Few adopt NIST cybersecurity guidelines, but that could change
High cost, no mandate keep numbers low, but small businesses and government contractors most likely to use framework
By Gary Stoller, ThirdCertainty
A new survey shows that most IT professionals believe the federal government’s NIST Cybersecurity Framework is “an industry best practice,” yet, to date, fewer than one-third have adopted it.
The survey of more than 300 IT and security professionals at organizations in various industries was conducted by Maryland-based cybersecurity company Tenable Network Security.
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Only 29 percent of respondents said their organizations have adopted the framework—guidance established two years ago by the National Institute of Standards and Technology to strengthen cybersecurity at banks, energy companies and other organizations critical to the nation’s infrastructure. Seventy percent, however, praised the framework of the Department of Commerce agency as an industry best practice.
Historically, CISOs (chief information security officers) have been hesitant to take full advantage of the NIST Cybersecurity Framework because of a high investment requirement and a lack of regulatory mandate,” says Ron Gula, Tenable Network Security’s CEO.
Such hesitancy, though, is changing, Gula says, “as organizations begin to shift their mind-set from moment-in-time compliance with frameworks like PCI DSS (Payment Card Industry Data Security Standard) to continuous conformance with the NIST Cybersecurity Framework.”
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Adoption numbers small, but growing
The survey’s finding of 29 percent adopting the NIST framework is consistent with data cited recently by the NIST. In February, the agency said that, according to the information technology research company Gartner, the framework is now used by 30 percent of U.S. organizations and that number is expected to be 50 percent by 2020.
Users include such “critical infrastructure giants” as Bank of America, U.S. Bank, Pacific Gas & Electric, Intel, Apple and Walgreen’s, the NIST says. The Italian government, according to the NIST, also is using the framework “as the foundation” for its cybersecurity guidelines.
Adam Sedgewick, NIST’s senior IT Policy adviser, believes that a 29 percent adoption rate—rising to 50 percent over the next few years, if Gartner’s projection plays out—is a “very good sign of progress.”
“NIST anticipates adoption will continue to increase over time,” Sedgewick told ThirdCertainty. ”It is important to note that the NIST Framework is not competing with other approaches; it was designed to leverage and build off of existing standards and best practices.”
The NIST framework can help companies determine “which activities are most important to assure critical operations and service delivery,” Sedgewick says. That, in turn, can help organizations of all sizes “prioritize investments and maximize the impact of each dollar spent on cybersecurity.”
There also can be a halo effect with suppliers and contractors. “Organizations also can readily use the framework to communicate a current or desired cybersecurity posture between a buyer or supplier, potentially strengthening the security of their supply chains,” Sedgewick points out.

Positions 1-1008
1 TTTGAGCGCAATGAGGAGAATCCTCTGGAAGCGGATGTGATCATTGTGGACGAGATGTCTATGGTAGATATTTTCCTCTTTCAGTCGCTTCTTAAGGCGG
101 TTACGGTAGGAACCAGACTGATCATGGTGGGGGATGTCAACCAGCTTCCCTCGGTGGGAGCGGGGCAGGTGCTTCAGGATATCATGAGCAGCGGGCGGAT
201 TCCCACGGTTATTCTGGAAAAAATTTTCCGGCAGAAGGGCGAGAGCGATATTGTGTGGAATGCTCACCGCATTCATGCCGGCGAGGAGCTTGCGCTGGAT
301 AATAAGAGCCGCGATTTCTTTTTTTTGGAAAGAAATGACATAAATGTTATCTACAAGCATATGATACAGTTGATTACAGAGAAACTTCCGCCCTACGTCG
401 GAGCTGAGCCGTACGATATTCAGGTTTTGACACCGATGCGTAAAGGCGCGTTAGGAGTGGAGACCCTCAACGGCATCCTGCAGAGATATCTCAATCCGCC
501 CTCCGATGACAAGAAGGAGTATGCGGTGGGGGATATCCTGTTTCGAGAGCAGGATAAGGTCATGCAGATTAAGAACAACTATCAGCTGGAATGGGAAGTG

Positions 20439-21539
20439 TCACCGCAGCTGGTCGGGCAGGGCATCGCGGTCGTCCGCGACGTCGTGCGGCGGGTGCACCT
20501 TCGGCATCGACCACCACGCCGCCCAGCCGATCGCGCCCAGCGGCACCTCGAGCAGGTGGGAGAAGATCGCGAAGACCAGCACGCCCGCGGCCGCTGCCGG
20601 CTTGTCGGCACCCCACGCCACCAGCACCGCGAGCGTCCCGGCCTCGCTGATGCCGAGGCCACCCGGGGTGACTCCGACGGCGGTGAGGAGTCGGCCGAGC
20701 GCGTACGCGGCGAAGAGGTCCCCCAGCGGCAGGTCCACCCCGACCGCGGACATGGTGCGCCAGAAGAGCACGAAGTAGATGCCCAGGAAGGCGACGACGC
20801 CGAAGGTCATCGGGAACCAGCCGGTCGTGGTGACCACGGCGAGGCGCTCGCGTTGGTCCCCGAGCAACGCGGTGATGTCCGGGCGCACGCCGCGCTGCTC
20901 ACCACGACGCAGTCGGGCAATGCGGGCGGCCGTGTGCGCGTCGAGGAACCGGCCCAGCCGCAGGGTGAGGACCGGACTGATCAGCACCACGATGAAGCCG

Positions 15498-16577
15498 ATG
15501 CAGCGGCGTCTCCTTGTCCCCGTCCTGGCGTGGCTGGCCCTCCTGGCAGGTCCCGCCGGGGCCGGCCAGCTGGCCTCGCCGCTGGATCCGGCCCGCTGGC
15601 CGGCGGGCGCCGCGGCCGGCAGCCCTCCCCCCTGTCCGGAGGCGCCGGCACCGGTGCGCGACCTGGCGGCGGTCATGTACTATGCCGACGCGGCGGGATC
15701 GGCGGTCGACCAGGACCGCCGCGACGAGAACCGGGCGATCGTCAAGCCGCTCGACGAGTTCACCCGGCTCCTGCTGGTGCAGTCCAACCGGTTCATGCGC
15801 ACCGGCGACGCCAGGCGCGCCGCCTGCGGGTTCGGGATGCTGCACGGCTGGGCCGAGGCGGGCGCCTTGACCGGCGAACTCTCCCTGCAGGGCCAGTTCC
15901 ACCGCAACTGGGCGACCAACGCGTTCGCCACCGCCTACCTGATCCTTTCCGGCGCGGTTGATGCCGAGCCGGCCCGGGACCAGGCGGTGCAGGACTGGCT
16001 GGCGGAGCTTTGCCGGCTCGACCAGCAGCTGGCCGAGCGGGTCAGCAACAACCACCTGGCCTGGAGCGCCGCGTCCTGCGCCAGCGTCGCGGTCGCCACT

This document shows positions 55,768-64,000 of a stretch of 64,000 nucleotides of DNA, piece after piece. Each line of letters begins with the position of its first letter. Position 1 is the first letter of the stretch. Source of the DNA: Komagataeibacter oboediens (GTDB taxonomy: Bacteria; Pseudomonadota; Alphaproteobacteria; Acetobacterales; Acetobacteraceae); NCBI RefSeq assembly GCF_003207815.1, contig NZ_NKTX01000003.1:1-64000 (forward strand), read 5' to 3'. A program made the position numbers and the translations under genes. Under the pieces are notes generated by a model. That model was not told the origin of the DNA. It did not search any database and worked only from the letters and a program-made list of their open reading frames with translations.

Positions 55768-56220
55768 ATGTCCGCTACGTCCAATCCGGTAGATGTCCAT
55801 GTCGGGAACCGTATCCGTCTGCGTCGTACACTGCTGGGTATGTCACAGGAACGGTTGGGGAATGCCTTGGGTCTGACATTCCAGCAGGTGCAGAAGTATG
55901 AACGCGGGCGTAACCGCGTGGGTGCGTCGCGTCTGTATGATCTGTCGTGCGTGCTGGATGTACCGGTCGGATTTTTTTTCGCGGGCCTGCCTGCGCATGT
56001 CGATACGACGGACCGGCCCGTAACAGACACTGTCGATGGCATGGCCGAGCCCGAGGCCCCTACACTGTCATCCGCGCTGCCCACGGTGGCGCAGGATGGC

For companies considering embracing NIST guidelines, it often comes down to a cost vs. benefit calculation. Tenable’s survey also found that more than half of respondents whose organization currently uses or plans to use the NIST framework said the level of investment needed to fully conform with the framework was high.
The high cost and the lack of regulatory requirement means many organizations that have adopted the framework do not implement all of its recommendations, Tenable Network Security says.
Sixty-four percent of respondents at organizations using the framework reported implementing some, but not all, of the NIST-recommended controls. Similarly, 83 percent of organizations that plan to adopt the framework in the next year said they would adopt just some of the controls.
An organization can use the framework, the NIST says, “to determine activities that are most important to critical service delivery and prioritize expenditures to maximize the impact of the investment.”
Education, health care sectors drag feet
Organizations in the banking and finance industries are the ones most reliant on security frameworks, the Tenable Network Security survey found. Only 77 percent of respondents in the education industry and 61 percent in the health care industry said they had a security framework in place.
Ninety percent of respondents at companies with more than 10,000 employees said their companies have adopted a security framework, compared with 77 percent of respondents at companies with fewer than 1,000 employees.
John Pescatore, director of emerging security trends at SANS, which provides security training and certification, says the NIST framework acknowledges that most businesses and all government agencies are subject to, or using, a long-existing security framework such as PCI, NERC or HIPAA.
“So, the only companies who will gain from the NIST framework,” he says, “are businesses that didn’t already have a framework—mostly small businesses or small numbers of large, non-publicly traded companies—or companies required to do so by terms in government contracts.”
Pescatore says the government “can and should use its buying power” to increase overall cybersecurity.
Rather than create another framework, the government should focus on elements of existing frameworks “proven to reduce the risk of real-world attacks,” he says.
The Australian Signals Directorate—the country’s equivalent to the U.S. National Security Agency—has taken such an approach and “produces quantitative and huge reductions in attack success,” according to Pescatore.
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